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Fed keeps its foot on the gas as the virus threatens the recovery
What happened?The Federal Reserve’s Open Market Committee (FOMC) made no major policy announcements at its July meeting. The statement released after the meeting noted the significant increase in new U.S. coronavirus cases since the June 10 meeting.
Since the Fed’s last meeting, high-frequency data suggest that the U.S. economic recovery has begun to stall, particularly the previous robust recovery in the labor market. The most striking change to the Fed’s statement from June was the addition of a single sentence: “The path of the economy will depend significantly on the course of the virus.” The committee also mentioned that economic activity and employment have picked up “somewhat” but “remain well below their levels at the beginning of the year.”
The Fed did not change its policy guidance, which still promises that monetary policy will remain unchanged from its current accommodative posture until the economy is back on track to full employment and 2% inflation.
A cautious Powell presserThe Fed did not release new economic projections at this meeting, but Chairman Jerome Powell held a press conference at which he was asked more about the Fed’s policy outlook and the importance of more stimulus to pair with the Fed’s efforts.
Powell avoided providing specifics in response to questions about the stimulus debate in Congress, but he repeatedly emphasized positive effects of the original CARES Act passed back in March and professed a belief that more support will be needed. Several provisions of that bill have already expired or are about to, as negotiations are expected to last at least into next week.
A new framework coming soon?Powell also briefly mentioned the Fed’s ongoing monetary policy framework review, which will likely be concluded before the next meeting in September. The Fed routinely undertakes a wholesale review of its approach to monetary policy, and we expect a few notable changes starting later this year.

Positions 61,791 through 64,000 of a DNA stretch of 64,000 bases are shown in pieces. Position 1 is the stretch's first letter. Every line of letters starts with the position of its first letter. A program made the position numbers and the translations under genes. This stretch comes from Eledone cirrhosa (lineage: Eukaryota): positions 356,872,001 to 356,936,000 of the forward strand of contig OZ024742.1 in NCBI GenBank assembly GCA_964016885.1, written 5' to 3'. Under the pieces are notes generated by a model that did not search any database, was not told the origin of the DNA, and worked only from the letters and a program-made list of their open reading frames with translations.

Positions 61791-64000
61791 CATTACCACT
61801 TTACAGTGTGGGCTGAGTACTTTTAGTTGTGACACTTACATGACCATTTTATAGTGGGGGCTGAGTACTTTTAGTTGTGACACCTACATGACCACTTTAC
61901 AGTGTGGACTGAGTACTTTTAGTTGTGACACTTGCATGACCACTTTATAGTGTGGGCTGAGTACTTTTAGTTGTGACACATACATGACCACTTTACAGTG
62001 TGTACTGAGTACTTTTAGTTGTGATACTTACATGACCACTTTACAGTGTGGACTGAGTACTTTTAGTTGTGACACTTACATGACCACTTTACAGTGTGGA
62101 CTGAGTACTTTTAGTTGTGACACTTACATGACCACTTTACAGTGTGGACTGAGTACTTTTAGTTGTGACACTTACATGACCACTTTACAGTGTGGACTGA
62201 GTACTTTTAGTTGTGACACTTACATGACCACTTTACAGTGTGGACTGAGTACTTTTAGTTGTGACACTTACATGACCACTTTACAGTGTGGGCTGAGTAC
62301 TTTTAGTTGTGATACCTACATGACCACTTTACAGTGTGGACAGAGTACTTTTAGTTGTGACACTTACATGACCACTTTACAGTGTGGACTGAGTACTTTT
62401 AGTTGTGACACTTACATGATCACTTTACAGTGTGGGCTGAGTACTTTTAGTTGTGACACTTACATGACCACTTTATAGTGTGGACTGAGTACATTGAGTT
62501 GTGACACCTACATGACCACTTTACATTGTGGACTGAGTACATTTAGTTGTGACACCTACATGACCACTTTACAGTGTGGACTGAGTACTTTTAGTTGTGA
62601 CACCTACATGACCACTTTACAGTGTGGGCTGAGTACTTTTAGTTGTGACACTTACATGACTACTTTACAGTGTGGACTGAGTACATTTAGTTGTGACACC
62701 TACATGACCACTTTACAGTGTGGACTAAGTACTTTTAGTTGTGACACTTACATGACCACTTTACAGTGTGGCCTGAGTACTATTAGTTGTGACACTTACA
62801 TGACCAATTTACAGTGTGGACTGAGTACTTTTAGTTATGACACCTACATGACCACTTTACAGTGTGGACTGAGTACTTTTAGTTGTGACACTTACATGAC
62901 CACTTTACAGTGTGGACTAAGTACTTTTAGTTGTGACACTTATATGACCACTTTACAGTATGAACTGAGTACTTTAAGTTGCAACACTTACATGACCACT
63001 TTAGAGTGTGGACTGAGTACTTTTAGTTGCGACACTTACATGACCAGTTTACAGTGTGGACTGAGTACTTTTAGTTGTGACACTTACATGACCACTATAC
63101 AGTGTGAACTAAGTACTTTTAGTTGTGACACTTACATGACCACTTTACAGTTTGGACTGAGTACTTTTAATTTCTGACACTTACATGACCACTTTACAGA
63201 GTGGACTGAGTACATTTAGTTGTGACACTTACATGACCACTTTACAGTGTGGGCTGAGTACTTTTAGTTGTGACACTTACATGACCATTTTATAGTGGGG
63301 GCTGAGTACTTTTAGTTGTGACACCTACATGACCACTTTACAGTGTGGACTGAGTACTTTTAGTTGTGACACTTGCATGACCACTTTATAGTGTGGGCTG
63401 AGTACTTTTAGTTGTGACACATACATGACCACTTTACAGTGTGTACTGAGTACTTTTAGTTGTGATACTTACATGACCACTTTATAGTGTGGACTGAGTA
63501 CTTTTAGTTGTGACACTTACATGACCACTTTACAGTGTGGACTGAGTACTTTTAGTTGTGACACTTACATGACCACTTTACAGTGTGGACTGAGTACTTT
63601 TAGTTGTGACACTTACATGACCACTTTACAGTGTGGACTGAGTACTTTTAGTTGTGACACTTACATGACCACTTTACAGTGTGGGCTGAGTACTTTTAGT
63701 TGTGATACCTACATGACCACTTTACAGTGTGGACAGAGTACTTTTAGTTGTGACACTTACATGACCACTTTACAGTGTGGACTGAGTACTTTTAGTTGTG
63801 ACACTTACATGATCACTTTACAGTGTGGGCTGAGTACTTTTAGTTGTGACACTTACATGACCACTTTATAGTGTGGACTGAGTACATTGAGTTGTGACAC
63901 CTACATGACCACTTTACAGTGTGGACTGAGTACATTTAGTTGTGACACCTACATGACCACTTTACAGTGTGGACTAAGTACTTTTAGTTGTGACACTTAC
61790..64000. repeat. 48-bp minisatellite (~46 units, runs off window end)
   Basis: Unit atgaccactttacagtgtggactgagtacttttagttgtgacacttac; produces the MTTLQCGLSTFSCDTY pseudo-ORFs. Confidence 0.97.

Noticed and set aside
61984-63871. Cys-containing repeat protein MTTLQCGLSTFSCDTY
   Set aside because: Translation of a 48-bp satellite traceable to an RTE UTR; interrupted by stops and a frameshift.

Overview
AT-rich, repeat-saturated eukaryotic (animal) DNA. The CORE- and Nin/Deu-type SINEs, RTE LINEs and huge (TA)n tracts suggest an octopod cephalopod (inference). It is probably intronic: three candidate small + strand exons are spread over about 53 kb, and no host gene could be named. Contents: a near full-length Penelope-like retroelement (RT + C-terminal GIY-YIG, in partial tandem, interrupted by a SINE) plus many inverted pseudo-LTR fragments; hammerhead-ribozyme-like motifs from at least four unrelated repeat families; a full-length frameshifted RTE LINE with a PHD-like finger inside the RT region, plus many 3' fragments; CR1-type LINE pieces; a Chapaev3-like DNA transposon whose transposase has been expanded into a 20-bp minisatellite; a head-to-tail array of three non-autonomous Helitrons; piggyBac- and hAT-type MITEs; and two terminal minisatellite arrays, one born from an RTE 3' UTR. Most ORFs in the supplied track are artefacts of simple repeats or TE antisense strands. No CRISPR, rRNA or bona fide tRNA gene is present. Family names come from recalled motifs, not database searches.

First, the Fed is likely to consider its 2% core PCE inflation target in a more symmetrical manner, permitting higher inflation when the economy is operating at full capacity to offset unavoidably low inflation during downturns like the current one.
Second, the committee’s forward guidance may become more specific and outcome-focused, employing words like “until” and “unless” along with concrete economic targets that must be achieved before policy is changed in some way. Current guidance could change to include explicit unemployment and inflation targets that must be hit before the Fed hikes rates.
We’ll have more to say about the new framework once it’s formally announced.
Nuveen's outlookThe economic data for May and June was among the strongest in modern history, in part because March and April were so poor. But there is now considerable evidence that the “V-shaped” part of the recovery is over. This will validate the Fed’s very cautious approach to communicating its path to “normal” monetary policy: stopping asset purchases, raising interest rates and unwinding its large balance sheet.
The Fed seems unlikely to have to entertain any of these measures for at least the next several years. Asset purchases should continue – the enormous federal deficit ensures the world will not run out of Treasuries anytime soon – and rates should stay put until 2022 even under the best of circumstances.
Barring a major breakthrough on the health care front – e.g., a vaccine – we also do not foresee a significant steepening in the U.S. Treasury curve that would take the U.S. 10-year Treasury rate much above 1% in the next six months.